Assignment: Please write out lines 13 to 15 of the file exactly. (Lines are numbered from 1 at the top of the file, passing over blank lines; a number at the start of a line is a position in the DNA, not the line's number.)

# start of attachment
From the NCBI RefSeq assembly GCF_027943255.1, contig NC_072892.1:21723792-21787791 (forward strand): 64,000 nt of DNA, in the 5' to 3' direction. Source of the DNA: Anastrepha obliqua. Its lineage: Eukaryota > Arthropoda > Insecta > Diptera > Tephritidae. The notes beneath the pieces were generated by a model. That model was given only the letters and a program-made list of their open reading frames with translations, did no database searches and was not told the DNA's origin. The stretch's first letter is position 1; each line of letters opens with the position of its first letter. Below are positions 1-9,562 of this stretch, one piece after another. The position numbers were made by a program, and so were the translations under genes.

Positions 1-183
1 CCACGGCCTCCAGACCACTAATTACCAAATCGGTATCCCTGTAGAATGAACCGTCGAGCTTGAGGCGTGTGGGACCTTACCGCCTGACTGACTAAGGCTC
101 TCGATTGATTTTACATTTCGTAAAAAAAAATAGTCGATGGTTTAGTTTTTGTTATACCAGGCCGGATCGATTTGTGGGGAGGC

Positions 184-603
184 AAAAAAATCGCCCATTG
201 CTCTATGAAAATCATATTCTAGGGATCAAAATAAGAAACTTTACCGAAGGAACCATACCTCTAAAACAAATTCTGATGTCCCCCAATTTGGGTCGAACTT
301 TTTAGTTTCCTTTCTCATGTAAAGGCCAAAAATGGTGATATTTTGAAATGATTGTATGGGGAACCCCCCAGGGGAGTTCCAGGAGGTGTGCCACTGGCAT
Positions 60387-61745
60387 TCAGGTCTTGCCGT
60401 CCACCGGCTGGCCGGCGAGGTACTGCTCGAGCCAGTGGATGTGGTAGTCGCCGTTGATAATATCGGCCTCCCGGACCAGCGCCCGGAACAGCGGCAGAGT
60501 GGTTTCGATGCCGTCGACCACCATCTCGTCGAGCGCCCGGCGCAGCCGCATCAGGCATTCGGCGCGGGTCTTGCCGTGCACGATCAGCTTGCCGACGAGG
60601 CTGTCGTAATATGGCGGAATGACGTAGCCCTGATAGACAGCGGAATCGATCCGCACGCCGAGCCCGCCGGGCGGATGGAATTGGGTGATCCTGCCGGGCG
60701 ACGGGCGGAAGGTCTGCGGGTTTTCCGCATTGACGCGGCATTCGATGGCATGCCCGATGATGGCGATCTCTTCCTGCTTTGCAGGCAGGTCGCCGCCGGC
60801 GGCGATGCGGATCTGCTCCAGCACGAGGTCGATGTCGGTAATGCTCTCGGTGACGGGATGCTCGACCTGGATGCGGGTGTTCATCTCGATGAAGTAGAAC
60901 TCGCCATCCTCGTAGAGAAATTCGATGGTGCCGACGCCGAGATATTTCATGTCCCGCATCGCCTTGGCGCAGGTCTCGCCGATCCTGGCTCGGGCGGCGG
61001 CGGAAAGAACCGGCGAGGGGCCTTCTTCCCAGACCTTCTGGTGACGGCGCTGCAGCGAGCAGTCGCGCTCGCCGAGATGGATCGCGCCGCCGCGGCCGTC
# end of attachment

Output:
60601 CTGTCGTAATATGGCGGAATGACGTAGCCCTGATAGACAGCGGAATCGATCCGCACGCCGAGCCCGCCGGGCGGATGGAATTGGGTGATCCTGCCGGGCG
60701 ACGGGCGGAAGGTCTGCGGGTTTTCCGCATTGACGCGGCATTCGATGGCATGCCCGATGATGGCGATCTCTTCCTGCTTTGCAGGCAGGTCGCCGCCGGC
60801 GGCGATGCGGATCTGCTCCAGCACGAGGTCGATGTCGGTAATGCTCTCGGTGACGGGATGCTCGACCTGGATGCGGGTGTTCATCTCGATGAAGTAGAAC